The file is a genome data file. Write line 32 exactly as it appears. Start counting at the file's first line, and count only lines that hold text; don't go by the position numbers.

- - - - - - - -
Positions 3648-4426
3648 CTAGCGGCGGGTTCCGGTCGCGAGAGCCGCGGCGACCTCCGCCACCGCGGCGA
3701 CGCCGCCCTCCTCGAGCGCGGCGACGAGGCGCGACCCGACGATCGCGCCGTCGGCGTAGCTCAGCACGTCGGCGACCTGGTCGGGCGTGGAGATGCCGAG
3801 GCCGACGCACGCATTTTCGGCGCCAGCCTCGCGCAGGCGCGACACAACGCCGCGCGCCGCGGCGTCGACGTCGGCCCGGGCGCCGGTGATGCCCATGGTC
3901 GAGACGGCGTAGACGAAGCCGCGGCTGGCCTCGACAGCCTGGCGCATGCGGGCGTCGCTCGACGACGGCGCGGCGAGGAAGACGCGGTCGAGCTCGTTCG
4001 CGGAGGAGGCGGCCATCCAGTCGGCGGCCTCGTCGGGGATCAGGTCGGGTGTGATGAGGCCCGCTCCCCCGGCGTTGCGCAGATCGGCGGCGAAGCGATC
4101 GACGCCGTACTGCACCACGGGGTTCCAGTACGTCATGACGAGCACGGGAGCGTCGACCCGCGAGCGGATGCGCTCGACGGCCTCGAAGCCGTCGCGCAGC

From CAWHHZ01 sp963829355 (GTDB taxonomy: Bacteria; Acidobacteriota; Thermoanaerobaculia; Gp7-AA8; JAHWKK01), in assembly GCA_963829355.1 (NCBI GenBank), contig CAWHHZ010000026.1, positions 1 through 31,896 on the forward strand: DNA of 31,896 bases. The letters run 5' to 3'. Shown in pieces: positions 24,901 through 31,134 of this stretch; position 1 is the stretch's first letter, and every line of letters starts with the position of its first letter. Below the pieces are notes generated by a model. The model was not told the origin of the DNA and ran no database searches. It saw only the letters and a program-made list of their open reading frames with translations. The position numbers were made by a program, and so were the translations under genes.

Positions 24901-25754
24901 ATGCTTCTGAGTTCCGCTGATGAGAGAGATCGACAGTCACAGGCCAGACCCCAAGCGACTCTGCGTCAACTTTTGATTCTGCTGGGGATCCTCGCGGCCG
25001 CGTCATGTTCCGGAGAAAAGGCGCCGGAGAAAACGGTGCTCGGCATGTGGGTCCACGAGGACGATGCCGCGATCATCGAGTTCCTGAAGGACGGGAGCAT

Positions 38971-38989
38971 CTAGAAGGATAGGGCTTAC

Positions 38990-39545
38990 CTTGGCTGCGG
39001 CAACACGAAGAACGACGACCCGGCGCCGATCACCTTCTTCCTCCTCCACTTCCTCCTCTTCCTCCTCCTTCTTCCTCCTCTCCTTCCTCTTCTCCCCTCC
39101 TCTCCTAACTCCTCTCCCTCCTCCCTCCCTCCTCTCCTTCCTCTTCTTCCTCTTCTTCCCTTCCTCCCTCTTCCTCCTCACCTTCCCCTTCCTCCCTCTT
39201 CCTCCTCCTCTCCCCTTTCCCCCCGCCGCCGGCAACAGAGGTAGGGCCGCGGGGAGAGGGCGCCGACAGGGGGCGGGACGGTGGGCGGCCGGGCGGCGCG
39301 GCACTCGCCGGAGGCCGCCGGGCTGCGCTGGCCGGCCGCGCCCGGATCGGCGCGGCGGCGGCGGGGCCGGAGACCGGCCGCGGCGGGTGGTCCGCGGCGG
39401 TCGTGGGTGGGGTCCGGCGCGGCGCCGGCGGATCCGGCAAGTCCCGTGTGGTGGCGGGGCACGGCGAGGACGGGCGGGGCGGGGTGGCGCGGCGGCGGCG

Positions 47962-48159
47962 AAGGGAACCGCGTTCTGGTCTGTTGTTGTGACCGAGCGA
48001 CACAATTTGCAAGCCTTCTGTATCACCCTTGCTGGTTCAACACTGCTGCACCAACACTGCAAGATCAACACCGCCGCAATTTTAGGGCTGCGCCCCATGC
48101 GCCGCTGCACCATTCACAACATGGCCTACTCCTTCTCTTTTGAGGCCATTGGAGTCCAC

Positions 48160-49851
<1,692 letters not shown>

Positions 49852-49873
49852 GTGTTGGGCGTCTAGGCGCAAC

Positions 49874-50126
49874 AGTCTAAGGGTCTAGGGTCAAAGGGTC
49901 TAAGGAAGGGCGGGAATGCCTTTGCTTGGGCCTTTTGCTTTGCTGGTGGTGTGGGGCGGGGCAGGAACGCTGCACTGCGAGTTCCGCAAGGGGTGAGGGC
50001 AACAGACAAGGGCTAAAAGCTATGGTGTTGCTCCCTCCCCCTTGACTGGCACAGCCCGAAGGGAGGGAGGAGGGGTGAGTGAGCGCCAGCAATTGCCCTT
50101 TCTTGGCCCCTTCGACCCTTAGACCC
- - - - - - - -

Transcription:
50001 AACAGACAAGGGCTAAAAGCTATGGTGTTGCTCCCTCCCCCTTGACTGGCACAGCCCGAAGGGAGGGAGGAGGGGTGAGTGAGCGCCAGCAATTGCCCTT